Journal of Poetry Therapy

, Volume 3, Issue 3, pp 155–166 | Cite as

The Poem as Therapy: Catalyst for the Epiphanies of Creative Growth

  • William Kir-Stimon
Article
  • 2 Downloads

Abstract

This paper is an exploration of some of the similarities and differences between the intent of poetry and psychotherapy. There appears to be considerable congruence with reference to their theoretical bases and raison d’etre. Major focus is on linguistic and craft aspects, with some discussion of both the formal and unconscious aspects of poetry as they relate to different therapeutic styles. In an existential frame of reference, the poetic experience provides for self-discovery and creative growth as well as an outlet for cognitive and affective expression. Some parallels are drawn with implications for therapy.

Preview

Unable to display preview. Download preview PDF.

Unable to display preview. Download preview PDF.

References

  1. Amichai, Y. (1981). Love poems. New York: Harper & Row.Google Scholar
  2. Atwood, M. (1987). Selected poems II. Boston: Houghton Mifflin.Google Scholar
  3. Bateson, G. (1972). Steps to an ecology of mind. New York: Ballantine Books.Google Scholar
  4. Bly, R. (1979). This tree will be here for a thousand years. New York: Harper & Row.Google Scholar
  5. Brecht, B. (1959). Selected poems. (H. R. Hays, trans.) New York: Grove Press, Inc.Google Scholar
  6. Brodsky, J. (1988). A Part of Speech. New York: Farrar, Straus, and Giroux.Google Scholar
  7. Buber, M. (1966). Knowledge of man. New York: Harper & Row.Google Scholar
  8. Carroll, L. (1968). Through the looking glass. (Reprint.) New York: St. Martin’s Press.Google Scholar
  9. Dickey, J. (1968). Poems 1957-1967. New York: Collier Books.Google Scholar
  10. Dreikurs, R. (1957). Family counseling. In R. Corsini. (ed.) Methods of group psychotherapy, (pp. 180-197). New York: McGraw Hill.Google Scholar
  11. Ellis, A. (1973). Humanistic psychology: The rational-emotive approach. New York: Julian Press.Google Scholar
  12. Erickson, M. (1982). My voice will go with you: The teaching tales of Milton Erickson, M.D. (S. Rosen, ed.) New York: Irvington.Google Scholar
  13. Foucault, M. (1979). What is an author? (J.V. Harari, trans.) In P. Rabinow, (Ed.) The Foucault reader, (pp. 101–120). New York: Pantheon Books.Google Scholar
  14. Framo, J.L. (1971). Conceptual issues and clinical implications of family therapy. In A.R. Mahrer and L. Pearson (Eds.) Creative developments in psychotherapy, (pp. 217–236). New York: McGraw Hill.Google Scholar
  15. Frost, R. (1969). The poetry of Robert Frost. New York: Holt, Rinehart and Winston.Google Scholar
  16. Gendlin, E. (1981). Focusing. New York: Everett House.Google Scholar
  17. Ginsberg, A. (1961) Kaddish and other poems San Francisco: City Lights Books.Google Scholar
  18. Goulding, R. and Goulding M. (1978). The power is in the patient San Francisco: T-A Press.Google Scholar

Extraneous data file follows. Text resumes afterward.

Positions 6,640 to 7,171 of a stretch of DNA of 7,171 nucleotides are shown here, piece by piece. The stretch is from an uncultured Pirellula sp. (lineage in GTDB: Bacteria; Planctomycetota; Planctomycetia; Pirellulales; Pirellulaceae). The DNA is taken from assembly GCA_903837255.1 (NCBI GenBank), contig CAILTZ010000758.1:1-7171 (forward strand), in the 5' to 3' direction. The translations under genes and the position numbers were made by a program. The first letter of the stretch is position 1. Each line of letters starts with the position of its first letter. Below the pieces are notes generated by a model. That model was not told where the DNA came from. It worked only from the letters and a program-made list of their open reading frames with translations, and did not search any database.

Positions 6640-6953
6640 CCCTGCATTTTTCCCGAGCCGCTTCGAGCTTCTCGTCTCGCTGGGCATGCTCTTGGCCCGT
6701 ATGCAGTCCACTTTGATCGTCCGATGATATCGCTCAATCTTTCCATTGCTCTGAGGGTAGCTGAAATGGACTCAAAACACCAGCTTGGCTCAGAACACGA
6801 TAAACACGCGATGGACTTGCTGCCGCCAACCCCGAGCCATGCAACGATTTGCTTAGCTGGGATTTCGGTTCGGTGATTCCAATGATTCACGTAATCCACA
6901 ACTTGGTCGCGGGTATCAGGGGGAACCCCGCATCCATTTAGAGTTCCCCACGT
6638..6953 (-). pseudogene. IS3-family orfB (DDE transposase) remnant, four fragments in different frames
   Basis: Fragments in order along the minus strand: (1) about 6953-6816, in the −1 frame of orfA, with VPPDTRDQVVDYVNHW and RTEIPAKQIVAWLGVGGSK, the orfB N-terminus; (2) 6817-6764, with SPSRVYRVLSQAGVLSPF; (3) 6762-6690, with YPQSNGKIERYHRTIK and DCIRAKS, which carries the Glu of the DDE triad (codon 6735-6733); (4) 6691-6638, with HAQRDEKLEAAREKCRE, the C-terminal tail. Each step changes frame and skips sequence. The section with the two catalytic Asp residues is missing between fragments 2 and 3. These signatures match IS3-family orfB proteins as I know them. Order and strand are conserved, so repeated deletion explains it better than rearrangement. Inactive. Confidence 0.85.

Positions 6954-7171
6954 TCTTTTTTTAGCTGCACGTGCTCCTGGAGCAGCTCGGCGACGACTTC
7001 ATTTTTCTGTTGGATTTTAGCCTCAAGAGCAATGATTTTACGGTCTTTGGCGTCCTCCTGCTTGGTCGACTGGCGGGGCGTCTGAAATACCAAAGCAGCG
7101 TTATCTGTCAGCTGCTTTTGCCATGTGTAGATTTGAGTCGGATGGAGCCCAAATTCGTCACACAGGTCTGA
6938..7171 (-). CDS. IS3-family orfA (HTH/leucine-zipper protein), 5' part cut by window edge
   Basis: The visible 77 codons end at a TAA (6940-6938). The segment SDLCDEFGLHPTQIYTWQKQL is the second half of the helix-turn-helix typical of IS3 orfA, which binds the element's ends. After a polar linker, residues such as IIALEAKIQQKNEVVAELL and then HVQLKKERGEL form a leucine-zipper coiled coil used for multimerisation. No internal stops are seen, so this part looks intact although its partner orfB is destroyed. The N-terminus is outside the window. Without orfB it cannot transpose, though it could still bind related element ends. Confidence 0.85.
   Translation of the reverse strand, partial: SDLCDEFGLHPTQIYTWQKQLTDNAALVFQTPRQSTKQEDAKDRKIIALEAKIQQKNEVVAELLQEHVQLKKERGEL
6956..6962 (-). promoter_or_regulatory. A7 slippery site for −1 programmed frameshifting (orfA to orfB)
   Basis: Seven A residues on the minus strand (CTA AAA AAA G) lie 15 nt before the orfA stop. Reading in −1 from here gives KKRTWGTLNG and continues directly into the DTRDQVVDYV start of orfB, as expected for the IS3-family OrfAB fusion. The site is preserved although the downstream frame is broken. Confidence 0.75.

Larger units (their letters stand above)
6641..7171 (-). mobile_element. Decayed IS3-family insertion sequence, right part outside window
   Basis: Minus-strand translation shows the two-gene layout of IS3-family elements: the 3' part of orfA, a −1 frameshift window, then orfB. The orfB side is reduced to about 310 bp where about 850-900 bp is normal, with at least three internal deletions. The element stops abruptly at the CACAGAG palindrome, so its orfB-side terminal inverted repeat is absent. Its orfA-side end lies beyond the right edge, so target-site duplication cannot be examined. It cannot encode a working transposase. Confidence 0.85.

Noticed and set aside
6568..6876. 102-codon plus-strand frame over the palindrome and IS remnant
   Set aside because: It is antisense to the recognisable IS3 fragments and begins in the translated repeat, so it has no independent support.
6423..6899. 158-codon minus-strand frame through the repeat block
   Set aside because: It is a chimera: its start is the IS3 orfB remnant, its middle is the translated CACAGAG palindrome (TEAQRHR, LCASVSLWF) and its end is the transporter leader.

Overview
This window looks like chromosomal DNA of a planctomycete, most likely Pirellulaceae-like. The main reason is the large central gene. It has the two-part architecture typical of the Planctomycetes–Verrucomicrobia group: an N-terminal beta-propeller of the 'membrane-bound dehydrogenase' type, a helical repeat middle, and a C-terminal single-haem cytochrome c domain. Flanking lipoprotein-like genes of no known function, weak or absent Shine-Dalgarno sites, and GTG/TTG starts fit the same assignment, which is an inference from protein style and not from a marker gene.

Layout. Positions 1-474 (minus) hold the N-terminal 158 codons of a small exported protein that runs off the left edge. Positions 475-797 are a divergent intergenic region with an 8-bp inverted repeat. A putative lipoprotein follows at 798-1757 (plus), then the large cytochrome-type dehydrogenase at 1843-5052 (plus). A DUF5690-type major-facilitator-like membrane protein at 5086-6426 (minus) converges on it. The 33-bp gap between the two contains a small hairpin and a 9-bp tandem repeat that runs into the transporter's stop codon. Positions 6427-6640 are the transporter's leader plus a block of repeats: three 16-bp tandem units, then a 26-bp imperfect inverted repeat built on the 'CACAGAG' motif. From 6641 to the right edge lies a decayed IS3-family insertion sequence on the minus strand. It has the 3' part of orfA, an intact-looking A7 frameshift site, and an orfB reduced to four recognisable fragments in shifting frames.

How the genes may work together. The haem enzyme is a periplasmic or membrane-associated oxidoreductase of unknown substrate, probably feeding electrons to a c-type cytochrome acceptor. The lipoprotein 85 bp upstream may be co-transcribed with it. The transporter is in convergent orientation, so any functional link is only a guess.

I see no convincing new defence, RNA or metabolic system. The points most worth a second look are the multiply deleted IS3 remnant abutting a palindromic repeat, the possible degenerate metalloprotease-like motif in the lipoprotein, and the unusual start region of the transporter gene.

19. Haines, J. (1975). The hole in the bucket. In D. Hall (Ed.) Claims for poetry (pp. 131–140). Ann Arbor: University of Michigan Press.Google Scholar
  20. Hart, B. (1936). The psychology of insanity. New York: Macmillan.Google Scholar
  21. Harrower, M. (1972). The therapy of poetry. Springfield: Charles C. Thomas.Google Scholar
  22. Jarrell, R. (1960). The Woman at the Washington Zoo. New York: Atheneum.Google Scholar
  23. Jaskoski, H. (Fall, 1987). Artisan and genius: two views of the poetic process. Journal of Poetry Therapy. i(1), 5–12.Google Scholar
  24. Kinnell, G. (1969). Body Rags. New York: Houghton Mifflin.Google Scholar
  25. Kir-Stimon, W. (1977). “Tempo-stasis” as a factor in psychotherapy. Psychotherapy: Theory, Research and Practice. 14(3), 245–248.CrossRefGoogle Scholar
  26. Kir-Stimon, W. (1984). Inside the open cage., Chicago: Cooperfield Press.Google Scholar
  27. Kir-Stimon, W. and Stern, E.M. (Eds.) (1986). Psychotherapy and the memorable patient. New York: Haworth Press.Google Scholar
  28. Levi, P. (1988). Collected poems. (R. Feldman and B. Swann, trans.) London, Boston: Faber and Faber.Google Scholar
  29. MacLeish, A. (1953). Collected poems 1917-1952. New York: Houghton Mifflin.Google Scholar
  30. Merwin, W.S. (1979). The moving target. New York: Atheneum.Google Scholar
  31. Neruda, P. (1961). Selected poems. (B. Belitt, trans.) New York: Grove Press.Google Scholar
  32. PerlofT, M. (1983). The poetics of indeterminacy. Evanston, II.: Northwestern University Press.Google Scholar
  33. Pies, R. (1988). The poet and the therapist. Journal of Poetry Therapy, 2 (2), 84–88.Google Scholar
  34. Peris, F. (1969). Gestalt therapy verbatim. Lafayette, CA.: Real People Press.Google Scholar
  35. Plath, S. (1965). Ariel New York: Harper & Row.Google Scholar
  36. Rogers, C. (1951). Client-centered therapy: its current practice, implications and therapy. Boston: Houghton Mifflin.Google Scholar
  37. Satir, V. (1972). People Making. Palo Alto: Science and Behavior Books.Google Scholar
  38. Shapiro, K. (1960). What is poetry? In R. Gibbons (Ed.) (1979) The poet’s work (pp. 97–106. Boston: Houghton Mifflin.Google Scholar
  39. Sullivan, H.S. (1953). The interpersonal theory of psychiatry. New York: W.W. Norton.Google Scholar
  40. Tagore, R. (1913). The crescent moon. New York: Macmillan.Google Scholar
  41. Wagoner, D. (1966). Staying alive. Bloomington: Indiana University Press.Google Scholar
  42. Watzlawick, P. (1978). The language of change: Elements of therapeutic communication. New York: Basic Books.Google Scholar
  43. Whitaker, C. (1976). A family is a four-dimensional relationship, in P.J. Guerin, Jr. (Ed.) Family therapy: theory and practice, (pp. 182-192). New York: Gardner Press, Inc.Google Scholar

Copyright information

© Human Sciences Press, Inc. 1990

Authors and Affiliations

  • William Kir-Stimon
    • 1
  1. 1.EvanstonUSA

Personalised recommendations